Henry II of Champagne (or Henry I of Jerusalem) (29 July 1166 – 10 September 1197) was King of England from 1181 to 1197, and King of Jerusalem from 1192 to 1197.
Early Life and Family
Henry was the eldest son of King Henry II of England (Bloisevin Succession) and Marie of France, a daughter of King Louis VII of France and Eleanor of Aquitaine.
In 1171, Henry was betrothed to Isabella of Hainaut. When she married Philip II of France instead, his father, aunt and other members of his family were angered. It temporarily made Queen Mother Adèle's faction hostile to Isabella's family and so caused tension at the French court.
Henry's father died in 1181, and his mother ruled as regent until 1187.
The long civil war of 1135 to 1154 was basically healed by the time Henry III came to the throne and England was prosperous once more, especially as huge tracts of France (including Flanders, Blois, Chartres, Champagne and, of Course, Normandy) were in the possession of the King of members of his close family. However, the country still felt itself vulnerable to succession crises like the ones that had resulted in the accessions of Stephen of Blois and his nephew, Henry II. Therefore the regency, a naturally weak time for the government, was a time of fear for the ruling elite. Fortunately, though, Henry II's purges of possible rivals in 1165 and '66 had paid off. The family of Henry I was now truly extinct and House of Blois was united in family loyalty. For this reason, the years 1181 - 1187 were peaceful and uneventful.
Henry III grew into a strong, aggressive boy who desperately wanted to start a war as soon as possible. This was the reason he signed up for the Third Crusade and became known as Henry the Chickenheart for his surprising lack of bravery when confronted with real weapons.
Henry spent all three years of his sole reign promoting and raising money for the Crusade. This wasn't too troublesom as the rich English had a healthy surplus in the treasury and a large supply of bored aristocrats. Meanwhile, Henry's younger brother Theobald was tasked with completing the Conquest of Wales in order to stop him malingering around the Royal Palaces. In those days, of course, everyone started work at the age of 8. He took six years to do this, finishing in 1193. By that time, Henry had made a name for himself in the Holy Land.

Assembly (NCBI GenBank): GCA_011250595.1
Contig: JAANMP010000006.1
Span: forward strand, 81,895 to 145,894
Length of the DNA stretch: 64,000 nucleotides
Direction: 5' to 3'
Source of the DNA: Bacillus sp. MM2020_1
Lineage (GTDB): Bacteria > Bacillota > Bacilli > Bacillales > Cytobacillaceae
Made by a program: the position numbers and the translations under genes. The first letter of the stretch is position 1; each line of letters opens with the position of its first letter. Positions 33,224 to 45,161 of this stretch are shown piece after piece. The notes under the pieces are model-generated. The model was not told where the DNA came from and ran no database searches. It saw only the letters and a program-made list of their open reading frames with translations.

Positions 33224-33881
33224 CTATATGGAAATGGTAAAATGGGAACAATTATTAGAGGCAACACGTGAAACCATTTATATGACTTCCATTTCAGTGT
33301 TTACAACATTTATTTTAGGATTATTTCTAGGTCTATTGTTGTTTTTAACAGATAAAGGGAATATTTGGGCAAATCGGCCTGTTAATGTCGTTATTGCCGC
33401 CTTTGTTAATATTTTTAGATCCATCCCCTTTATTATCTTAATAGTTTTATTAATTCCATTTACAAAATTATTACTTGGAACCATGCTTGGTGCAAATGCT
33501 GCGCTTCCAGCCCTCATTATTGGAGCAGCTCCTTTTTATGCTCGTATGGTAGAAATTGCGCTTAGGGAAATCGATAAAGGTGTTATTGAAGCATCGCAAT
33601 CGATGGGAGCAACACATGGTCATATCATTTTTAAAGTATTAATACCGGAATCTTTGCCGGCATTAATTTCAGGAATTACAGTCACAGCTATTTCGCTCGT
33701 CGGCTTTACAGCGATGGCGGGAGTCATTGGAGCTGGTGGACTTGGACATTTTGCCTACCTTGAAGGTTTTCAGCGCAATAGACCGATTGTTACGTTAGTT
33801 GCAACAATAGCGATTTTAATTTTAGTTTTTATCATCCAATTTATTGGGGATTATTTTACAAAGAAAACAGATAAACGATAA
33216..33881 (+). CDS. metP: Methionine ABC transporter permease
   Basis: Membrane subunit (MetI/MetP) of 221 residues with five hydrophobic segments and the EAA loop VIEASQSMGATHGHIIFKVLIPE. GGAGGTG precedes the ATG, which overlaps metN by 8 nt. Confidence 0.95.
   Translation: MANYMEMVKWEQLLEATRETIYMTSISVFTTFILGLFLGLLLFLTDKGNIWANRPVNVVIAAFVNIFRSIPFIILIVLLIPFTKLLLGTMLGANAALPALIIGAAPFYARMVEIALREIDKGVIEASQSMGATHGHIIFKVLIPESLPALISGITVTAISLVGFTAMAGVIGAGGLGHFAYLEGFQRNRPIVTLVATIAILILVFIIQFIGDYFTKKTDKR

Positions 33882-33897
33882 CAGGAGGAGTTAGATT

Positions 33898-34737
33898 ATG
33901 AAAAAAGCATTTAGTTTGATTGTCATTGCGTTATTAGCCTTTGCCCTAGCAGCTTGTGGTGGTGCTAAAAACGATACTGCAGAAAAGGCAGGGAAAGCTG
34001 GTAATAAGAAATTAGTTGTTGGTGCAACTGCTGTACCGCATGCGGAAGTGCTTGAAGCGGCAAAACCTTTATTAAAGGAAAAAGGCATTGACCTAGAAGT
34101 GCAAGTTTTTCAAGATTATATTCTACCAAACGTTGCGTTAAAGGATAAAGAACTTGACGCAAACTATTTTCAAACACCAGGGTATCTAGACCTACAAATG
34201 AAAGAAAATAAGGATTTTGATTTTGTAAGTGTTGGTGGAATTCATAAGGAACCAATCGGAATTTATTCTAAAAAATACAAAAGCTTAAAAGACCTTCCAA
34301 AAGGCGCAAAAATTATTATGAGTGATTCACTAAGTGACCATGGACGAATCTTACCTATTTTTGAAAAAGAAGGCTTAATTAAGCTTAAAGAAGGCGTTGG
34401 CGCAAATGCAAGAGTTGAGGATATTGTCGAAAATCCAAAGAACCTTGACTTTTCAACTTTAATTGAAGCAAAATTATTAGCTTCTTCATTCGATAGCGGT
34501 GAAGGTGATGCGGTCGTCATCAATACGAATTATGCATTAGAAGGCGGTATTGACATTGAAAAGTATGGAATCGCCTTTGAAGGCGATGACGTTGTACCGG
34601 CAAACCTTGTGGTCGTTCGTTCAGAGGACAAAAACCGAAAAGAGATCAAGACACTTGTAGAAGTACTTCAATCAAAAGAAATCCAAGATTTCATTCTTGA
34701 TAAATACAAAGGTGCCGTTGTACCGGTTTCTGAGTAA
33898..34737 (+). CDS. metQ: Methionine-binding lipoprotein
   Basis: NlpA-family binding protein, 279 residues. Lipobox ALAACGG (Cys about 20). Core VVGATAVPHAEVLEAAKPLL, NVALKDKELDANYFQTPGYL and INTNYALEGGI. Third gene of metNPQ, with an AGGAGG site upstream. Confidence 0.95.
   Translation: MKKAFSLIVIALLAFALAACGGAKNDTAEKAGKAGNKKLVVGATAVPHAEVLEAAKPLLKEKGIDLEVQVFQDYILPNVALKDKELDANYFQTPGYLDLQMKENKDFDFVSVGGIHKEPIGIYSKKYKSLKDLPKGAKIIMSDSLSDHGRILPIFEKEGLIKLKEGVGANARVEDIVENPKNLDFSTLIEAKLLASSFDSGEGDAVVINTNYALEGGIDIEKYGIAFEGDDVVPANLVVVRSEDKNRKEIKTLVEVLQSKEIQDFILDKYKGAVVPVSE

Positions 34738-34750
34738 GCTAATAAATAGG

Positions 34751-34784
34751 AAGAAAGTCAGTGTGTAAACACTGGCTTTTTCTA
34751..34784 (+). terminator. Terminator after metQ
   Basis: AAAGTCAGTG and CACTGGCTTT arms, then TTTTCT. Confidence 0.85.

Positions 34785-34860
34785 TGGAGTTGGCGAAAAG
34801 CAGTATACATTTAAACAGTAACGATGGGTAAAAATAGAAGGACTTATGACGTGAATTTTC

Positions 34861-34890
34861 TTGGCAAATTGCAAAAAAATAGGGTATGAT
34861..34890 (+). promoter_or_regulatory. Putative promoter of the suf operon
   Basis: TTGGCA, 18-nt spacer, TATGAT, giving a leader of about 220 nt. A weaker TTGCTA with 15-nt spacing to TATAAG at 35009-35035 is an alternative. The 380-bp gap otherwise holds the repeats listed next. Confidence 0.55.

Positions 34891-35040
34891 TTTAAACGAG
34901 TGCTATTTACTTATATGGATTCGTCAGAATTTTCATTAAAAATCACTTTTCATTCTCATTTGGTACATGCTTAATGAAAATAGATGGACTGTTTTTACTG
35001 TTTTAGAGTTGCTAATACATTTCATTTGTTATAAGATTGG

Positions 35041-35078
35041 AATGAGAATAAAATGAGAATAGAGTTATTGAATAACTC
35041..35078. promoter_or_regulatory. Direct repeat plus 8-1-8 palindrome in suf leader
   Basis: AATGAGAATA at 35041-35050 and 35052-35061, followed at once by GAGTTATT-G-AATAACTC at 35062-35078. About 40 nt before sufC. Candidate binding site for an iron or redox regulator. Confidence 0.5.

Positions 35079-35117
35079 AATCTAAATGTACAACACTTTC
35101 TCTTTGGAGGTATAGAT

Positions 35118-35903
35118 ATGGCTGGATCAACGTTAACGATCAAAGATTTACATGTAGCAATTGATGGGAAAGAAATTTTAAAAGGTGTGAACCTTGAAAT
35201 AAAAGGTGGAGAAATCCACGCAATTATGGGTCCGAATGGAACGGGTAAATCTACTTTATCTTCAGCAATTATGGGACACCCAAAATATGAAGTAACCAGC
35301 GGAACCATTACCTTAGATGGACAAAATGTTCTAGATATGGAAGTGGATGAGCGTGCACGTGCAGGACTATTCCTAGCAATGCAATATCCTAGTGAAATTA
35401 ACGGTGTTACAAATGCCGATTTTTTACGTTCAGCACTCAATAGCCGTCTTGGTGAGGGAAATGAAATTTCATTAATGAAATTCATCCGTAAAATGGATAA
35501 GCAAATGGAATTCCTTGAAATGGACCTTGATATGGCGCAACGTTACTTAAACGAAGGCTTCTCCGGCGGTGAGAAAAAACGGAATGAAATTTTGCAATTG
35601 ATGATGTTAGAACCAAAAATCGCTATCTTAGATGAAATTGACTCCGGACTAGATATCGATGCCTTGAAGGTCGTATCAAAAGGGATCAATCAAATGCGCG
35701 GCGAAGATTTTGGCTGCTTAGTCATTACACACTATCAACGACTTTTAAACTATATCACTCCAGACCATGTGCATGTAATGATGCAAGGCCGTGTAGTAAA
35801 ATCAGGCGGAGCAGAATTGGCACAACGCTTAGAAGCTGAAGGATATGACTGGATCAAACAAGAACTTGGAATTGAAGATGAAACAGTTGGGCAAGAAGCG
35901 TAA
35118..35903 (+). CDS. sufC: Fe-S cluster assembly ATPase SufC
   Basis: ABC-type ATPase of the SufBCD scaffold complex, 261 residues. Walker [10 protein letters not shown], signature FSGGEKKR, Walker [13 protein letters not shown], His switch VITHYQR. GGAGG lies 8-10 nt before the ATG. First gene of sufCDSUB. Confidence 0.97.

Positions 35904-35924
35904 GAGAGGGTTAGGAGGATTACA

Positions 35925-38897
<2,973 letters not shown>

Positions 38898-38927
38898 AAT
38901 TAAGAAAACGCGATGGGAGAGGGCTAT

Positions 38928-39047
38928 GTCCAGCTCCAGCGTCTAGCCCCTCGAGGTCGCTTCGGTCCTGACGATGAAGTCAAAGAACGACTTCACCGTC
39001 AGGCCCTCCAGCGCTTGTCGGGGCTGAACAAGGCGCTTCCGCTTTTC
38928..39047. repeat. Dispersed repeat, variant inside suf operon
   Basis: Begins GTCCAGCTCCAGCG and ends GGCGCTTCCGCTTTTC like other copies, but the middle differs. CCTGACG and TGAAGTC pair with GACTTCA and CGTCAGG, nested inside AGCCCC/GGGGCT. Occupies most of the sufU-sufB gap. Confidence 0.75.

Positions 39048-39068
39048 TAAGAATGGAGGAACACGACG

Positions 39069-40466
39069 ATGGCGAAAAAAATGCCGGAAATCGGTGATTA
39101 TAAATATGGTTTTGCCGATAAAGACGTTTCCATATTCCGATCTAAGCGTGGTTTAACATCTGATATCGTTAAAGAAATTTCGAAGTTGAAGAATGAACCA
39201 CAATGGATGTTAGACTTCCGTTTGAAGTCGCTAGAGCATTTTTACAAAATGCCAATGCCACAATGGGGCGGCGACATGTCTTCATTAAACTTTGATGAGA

On the way to Palestine, Henry the Chickenheart stopped over in Sicily to sample the delicious prostitutes that make the island such a militarily strategic location. At that time, it was ruled by King Tancred, who had usurped the throne from his under-age cousin "because [I] didn't like to think of that lovely harem going to waste". Henry signed a Treaty with Tancred, promising that he would defend Sicilian independence until the crack of doom, or he (Henry) would eat his own liver. It is unknown what his reaction was when the island was conquered by the Holy roman Empire three days after he left.
In Israel, Henry proved his utter cowardice, but bizarrely he won nearly every battle he was involved in and was treated as a lucky mascot by the other commanders of the Crusade. Historians believe that his constant orders to retreat led the tactical genius of the opposing side, Saladin, suspect that he had a grand and infallible plan involving unheard-of troop movements, and therefore he lost heart and just told his generals to "charge. Anywhere you like. Go on! I don't have any idea where he's going with this so if we just choose a direction and chage we've got an even chance of surviving." Saladin commited suicide in 1192 and Jerusalem was successfully recovered by the Christians.
Henry was also notable for introducing Queen Isabella of Jerusalem to her future husband, Conrad of Montferrat. They hit it off and married, but Conrad was brutally assassinated in 1192. Both Henry and Isabella were single and randy at the time, so they married eight days after Conrad's death, when Isabella was obviously pregnant. It was Conrad's posthumous daughter. Henry fathered two more daughters on Isabella before 'falling off a balcony' in 1197, dying instantly.
Although he left two young daughters when he died, he was succeeded by his brother Theobald, a minor, in the now-classic tradition. Alice and Philippa would try to claim the English crown but no-one took them seriously.